George Morrison earned a B.A. in History at the University of New Hampshire. He served for 27 years as a high school teacher. A long-time researcher of unpublished primary sources, Morrison has contributed to the work of numerous aviation historians and artists in several countries. He is a lifelong photographer, historian, and motorcyclist. Morrison has already traveled over 18,000 miles in the course of researching monuments and memorials, an interest sparked by a puzzling 1918 monument inscription.
George MorrisonBow, NH email@example.comNHCivilWarMonuments@gmail.com Home Phone: 603-774-3834
Available Program Formats: In person presentations only
We all think we know the story of Benedict Arnold, the American Revolutionary War general who fought for the Continental Army but then defected to the British. Recalled mainly as a traitor for his 1780 defection, Arnold had risked his life and fortune for American freedom in courageous exploits between 1775 and 1778, when the dream of independence was at its most fragile. As an officer in the Continental Army, Arnold ably led American forces in desperate circumstances against impossible odds, in a blinding snowstorm, through a howling wilderness, and against the extraordinary might of the Royal Navy. George Morrison will take you on a journey through New England, Canada, and New York tracing the complex story of this infamous American icon.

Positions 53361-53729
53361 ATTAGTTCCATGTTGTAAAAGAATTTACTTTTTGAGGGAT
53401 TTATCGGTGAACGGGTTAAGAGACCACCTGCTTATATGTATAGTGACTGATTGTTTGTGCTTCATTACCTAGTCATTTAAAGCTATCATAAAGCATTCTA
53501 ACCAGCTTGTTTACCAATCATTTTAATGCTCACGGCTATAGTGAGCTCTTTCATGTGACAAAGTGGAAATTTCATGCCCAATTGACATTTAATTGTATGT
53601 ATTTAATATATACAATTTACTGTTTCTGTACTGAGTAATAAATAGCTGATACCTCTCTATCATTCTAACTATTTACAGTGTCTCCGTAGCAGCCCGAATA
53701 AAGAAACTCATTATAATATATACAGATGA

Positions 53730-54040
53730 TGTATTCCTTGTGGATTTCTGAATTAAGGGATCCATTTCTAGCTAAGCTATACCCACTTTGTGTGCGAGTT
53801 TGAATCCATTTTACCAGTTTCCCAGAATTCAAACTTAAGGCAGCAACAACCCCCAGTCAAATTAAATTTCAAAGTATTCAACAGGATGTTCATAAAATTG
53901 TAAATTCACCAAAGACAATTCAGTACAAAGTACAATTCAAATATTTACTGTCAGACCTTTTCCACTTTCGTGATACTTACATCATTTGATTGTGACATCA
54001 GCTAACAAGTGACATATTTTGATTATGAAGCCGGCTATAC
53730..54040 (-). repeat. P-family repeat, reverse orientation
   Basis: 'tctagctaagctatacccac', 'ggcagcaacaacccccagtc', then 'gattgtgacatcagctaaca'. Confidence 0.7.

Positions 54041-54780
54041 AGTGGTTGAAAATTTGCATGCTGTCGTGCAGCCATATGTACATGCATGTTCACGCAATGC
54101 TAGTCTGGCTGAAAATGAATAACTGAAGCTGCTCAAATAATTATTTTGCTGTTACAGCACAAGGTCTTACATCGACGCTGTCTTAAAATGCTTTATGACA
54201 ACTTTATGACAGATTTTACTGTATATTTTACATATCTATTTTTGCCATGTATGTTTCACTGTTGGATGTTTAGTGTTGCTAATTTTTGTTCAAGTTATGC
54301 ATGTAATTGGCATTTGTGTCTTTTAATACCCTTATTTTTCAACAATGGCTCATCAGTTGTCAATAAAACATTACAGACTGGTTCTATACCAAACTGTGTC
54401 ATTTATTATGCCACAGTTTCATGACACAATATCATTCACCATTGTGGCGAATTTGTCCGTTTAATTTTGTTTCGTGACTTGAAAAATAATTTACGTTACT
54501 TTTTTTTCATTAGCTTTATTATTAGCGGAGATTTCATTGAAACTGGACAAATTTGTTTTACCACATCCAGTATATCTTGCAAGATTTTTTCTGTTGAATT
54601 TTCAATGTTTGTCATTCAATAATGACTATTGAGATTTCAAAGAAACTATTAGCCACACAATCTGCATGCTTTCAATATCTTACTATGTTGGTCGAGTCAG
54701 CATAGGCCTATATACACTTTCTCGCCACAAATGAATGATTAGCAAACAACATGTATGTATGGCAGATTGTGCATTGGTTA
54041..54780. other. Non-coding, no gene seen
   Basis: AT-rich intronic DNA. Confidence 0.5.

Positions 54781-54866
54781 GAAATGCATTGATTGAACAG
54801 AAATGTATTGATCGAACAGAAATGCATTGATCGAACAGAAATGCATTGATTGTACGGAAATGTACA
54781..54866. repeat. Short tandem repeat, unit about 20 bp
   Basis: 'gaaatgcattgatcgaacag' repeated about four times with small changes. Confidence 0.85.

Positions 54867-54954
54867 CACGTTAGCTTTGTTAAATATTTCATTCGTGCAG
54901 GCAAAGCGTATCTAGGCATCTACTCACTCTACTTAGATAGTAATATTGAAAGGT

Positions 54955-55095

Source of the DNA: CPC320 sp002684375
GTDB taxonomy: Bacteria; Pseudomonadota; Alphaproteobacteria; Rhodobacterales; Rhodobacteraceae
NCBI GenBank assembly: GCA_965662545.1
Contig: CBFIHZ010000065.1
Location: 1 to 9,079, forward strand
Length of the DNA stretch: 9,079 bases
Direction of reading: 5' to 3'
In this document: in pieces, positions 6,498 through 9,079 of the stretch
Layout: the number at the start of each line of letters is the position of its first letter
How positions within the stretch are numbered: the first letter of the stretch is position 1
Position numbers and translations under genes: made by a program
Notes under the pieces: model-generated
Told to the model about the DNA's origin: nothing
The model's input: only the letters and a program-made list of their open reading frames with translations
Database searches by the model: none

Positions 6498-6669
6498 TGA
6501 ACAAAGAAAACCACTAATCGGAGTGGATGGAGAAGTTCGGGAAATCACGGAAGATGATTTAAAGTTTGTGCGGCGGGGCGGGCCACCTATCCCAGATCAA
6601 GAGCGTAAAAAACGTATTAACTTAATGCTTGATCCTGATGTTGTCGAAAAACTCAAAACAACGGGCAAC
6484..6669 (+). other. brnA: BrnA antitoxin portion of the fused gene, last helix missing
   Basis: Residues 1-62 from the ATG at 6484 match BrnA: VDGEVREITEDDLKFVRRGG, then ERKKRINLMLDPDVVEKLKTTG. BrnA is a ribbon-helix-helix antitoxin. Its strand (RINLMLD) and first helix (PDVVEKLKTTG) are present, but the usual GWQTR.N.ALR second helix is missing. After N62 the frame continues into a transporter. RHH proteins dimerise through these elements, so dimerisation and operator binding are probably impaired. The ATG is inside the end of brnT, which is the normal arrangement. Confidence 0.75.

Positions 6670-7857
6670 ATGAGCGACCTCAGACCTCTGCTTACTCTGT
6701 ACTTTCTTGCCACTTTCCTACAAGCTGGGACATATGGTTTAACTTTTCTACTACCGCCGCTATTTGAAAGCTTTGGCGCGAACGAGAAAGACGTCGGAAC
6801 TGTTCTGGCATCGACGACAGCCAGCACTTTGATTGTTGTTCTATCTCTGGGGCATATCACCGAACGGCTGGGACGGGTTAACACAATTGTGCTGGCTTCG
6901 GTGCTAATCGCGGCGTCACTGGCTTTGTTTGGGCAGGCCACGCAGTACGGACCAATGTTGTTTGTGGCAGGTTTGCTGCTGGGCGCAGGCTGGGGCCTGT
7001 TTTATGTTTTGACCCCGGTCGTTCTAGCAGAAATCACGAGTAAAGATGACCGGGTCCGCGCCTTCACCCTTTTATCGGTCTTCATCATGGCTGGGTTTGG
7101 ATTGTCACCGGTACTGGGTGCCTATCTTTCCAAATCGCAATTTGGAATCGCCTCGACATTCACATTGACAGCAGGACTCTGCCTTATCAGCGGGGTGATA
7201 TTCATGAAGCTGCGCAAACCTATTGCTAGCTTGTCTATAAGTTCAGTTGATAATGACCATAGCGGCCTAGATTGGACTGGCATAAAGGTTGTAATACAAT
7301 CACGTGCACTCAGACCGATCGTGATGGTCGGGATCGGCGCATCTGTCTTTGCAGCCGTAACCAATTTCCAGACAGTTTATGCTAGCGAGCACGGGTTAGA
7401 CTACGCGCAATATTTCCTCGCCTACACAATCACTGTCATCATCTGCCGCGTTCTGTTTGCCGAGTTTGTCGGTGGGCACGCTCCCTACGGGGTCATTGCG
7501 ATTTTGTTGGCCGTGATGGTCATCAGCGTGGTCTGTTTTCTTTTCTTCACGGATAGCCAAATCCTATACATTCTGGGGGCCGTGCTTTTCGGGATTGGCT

Join us as we celebrate 50 years of bringing the humanities to your community!
In this presentation, George Morrison explores the life and career of Henry Dearborn, born in North Hampton, New Hampshire in 1751. He began his career as a young doctor before joining the the Contintental Army, where he served for over eight years. Post-war he served two terms in Congress, later as a cabinet secretary, and was, before retiring in 1824, President Monroe’s Minister to Portugal. But in 1818 he found himself in the middle of a controversy that would extend to 1843. Would you rather be elected governor, or insist on telling the truth?
From Seabrook to Colebrook, Berlin to Hinsdale, New Hampshire’s towns, individuals, and veterans’ organizations erected a fascinating assortment of memorials to The War of the Rebellion. Beginning with obelisks of the 1860s and continuing to re-mastered works of the 21st century, historian George Morrison presents a diverse selection of New Hampshire’s commemorations and their stories.
While many are familiar with the state motto “live free or die,” few might know about the man, General John Stark, who uttered these words. In this presentation, George Morrison reveals the man – a ransomed captive, Ranger officer, road-builder, lumberman, husband and father, repeatedly called-on to serve but often clashing with authority -- whose phrase has become synonymous with our state.
New Hampshire Humanities programs are made possible in part by a grant from the National Endowment for the Humanities (NEH). Any views, findings, conclusions or recommendations expressed in this these programs do not necessarily represent those of the NEH or New Hampshire Humanities.